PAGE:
There are two parallels to Christ in this event. Jonah was in the fish three days in a state of death before being expelled back into life; Jesus was dead for three days and resurrected. Jesus refers to this event specifically in Matthew 12:38-41 and also advised that the only sign this generation will receive is the sign of Jonah – repent from your wickedness.
Read Jonah 3
God calls Jonah to do the work set before him a second time. I find great comfort in this, as it means that when we make our own errors and missteps in this life and faith or choose to ignore what we have been called to that God still wants to use us if we operate in true repentance. Repentance is not just saying the right thing, but includes action and evidence that a change has occurred. Jonah obeys the call of the Lord and goes to Nineveh, a city which would take three days to circumnavigate, and he delivers the message that God has for them – I see your wickedness and your sin and will bring judgement upon you in 40 days time if you do not repent.
As we’ve already pointed out, this is not Israel, and these are a pagan people that has done some exceedingly gruesome things. The judgement of the Lord against them would be justified and the language used for the impending destruction is the same that was used in reference to Sodom and Gomorrah. The difference in this case is that the Assyrian people, from the king to the lowest servant, heeded Jonah’s warning, dressed in sackcloth and ash as if in mourning, and fasted. They prayed that the Lord would be merciful and relent. The Lord saw this and turned away from His anger.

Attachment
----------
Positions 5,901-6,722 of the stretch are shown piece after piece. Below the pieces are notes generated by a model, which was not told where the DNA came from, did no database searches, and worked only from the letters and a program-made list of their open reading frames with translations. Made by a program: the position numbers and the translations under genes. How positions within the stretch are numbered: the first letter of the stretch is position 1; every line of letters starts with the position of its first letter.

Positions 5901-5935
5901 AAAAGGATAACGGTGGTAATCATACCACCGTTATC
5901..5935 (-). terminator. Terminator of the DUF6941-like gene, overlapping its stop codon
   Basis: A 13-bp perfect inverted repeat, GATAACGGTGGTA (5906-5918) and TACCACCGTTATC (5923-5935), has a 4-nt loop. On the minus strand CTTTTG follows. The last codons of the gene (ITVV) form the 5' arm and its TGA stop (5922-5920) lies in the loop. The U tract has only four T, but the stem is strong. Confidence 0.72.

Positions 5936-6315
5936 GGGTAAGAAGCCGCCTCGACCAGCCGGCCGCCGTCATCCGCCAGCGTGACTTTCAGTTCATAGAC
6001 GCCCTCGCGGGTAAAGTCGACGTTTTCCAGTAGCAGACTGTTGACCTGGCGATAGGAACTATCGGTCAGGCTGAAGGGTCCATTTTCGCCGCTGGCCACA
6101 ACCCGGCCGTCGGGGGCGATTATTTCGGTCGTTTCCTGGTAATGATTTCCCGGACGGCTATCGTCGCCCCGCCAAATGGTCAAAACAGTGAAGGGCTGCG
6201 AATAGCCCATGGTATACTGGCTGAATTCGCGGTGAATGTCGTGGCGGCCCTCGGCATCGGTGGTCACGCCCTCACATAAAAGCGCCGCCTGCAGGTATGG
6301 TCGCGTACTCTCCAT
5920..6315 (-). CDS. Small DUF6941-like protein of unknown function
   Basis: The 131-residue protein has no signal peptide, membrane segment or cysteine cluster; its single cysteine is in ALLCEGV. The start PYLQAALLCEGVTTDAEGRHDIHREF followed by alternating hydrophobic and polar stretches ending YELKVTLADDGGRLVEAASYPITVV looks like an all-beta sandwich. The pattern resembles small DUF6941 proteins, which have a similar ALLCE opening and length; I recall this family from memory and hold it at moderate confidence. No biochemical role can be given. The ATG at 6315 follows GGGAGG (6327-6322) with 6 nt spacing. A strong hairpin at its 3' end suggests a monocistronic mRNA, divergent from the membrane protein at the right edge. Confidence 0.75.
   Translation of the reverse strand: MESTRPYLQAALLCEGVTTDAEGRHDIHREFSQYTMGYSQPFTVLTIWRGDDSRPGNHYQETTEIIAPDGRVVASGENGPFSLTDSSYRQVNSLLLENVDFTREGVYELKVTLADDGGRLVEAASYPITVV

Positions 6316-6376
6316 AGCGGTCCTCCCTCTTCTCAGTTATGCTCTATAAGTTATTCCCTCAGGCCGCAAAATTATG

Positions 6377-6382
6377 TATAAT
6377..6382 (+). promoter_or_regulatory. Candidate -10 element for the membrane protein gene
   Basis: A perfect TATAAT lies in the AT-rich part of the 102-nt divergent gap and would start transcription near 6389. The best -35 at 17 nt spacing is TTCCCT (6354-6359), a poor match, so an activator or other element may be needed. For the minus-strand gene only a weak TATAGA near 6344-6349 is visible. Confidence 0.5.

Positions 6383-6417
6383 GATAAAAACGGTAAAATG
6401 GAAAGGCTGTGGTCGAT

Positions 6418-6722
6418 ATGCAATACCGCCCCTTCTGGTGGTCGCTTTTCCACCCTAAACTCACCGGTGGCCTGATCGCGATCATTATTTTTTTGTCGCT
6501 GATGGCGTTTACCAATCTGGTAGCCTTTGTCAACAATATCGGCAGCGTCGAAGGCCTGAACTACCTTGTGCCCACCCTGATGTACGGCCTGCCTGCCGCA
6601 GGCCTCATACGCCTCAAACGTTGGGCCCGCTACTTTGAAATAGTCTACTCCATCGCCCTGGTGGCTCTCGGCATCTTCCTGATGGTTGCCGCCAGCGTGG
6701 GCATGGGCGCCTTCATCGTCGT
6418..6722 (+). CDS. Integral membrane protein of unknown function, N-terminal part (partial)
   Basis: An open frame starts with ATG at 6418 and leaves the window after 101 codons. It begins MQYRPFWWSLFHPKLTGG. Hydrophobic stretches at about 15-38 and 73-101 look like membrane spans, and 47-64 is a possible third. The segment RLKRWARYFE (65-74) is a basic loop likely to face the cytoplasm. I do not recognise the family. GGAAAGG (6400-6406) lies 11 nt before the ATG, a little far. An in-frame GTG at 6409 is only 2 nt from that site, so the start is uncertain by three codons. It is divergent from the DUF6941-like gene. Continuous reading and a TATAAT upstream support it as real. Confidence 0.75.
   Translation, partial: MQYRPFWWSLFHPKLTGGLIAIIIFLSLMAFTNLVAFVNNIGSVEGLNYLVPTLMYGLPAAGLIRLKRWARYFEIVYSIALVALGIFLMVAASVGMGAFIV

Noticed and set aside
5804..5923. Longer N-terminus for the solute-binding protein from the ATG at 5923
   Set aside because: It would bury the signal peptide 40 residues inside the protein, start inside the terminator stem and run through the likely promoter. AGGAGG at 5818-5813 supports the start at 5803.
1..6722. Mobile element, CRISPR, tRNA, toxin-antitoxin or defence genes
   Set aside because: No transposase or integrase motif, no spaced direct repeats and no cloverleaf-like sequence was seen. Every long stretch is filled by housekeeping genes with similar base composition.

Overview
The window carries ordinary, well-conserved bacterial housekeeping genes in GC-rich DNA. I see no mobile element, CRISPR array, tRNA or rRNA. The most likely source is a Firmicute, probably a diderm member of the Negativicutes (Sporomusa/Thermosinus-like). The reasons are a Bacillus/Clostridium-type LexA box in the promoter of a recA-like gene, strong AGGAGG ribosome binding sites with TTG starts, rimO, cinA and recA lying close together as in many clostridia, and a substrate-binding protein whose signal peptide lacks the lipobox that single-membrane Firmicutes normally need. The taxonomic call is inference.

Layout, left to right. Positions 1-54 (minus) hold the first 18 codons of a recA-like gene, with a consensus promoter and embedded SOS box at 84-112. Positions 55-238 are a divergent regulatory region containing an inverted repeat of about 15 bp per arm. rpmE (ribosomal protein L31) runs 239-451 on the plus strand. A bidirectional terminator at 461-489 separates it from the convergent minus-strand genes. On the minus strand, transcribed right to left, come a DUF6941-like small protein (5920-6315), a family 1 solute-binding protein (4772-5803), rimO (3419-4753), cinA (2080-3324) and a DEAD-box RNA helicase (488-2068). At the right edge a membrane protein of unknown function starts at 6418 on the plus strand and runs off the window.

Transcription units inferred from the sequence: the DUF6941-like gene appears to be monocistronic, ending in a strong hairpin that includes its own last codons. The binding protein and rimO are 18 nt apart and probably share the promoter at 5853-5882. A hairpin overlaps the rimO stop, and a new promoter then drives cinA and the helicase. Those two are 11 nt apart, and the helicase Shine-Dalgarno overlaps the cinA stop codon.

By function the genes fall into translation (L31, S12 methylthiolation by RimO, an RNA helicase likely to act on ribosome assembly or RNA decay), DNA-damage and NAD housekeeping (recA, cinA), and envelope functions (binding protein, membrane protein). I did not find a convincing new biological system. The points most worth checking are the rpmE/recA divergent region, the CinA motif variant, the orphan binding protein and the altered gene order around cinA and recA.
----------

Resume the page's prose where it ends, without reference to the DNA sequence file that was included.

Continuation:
Does this make Jonah a false prophet? No. While we only get the specific core of his message to Nineveh, the impending destruction, there is always a call to repentance. It implies that the judgment is what will occur if there is no repentance. It also didn’t last. Within 150 years, this judgement ultimately came to pass and Nineveh was destroyed.
Read Jonah 4
Jonah is furious with this turn of events. He can’t believe that they have actually repented and he cries out to God that this I why he ran away and didn’t want to give this message. He didn’t want to be effective and he wanted the Assyrians to be judged and punished. He hated them. It’s a rather interesting picture of the great pride that existed in many of those in Israel and Judah in regards to their station as the chosen people. They were chosen by God to be set apart and an example to the nations and peoples around them of what it means to rightly serve the one true God; it was not give them a sense that they were superior. God is demonstrating that He sees all peoples and is concerned for them all – He sends Jonah to the enemies of his nation to deliver a message of judgement and repentance. It also shows that His mercy is for all people, not just the Israelites.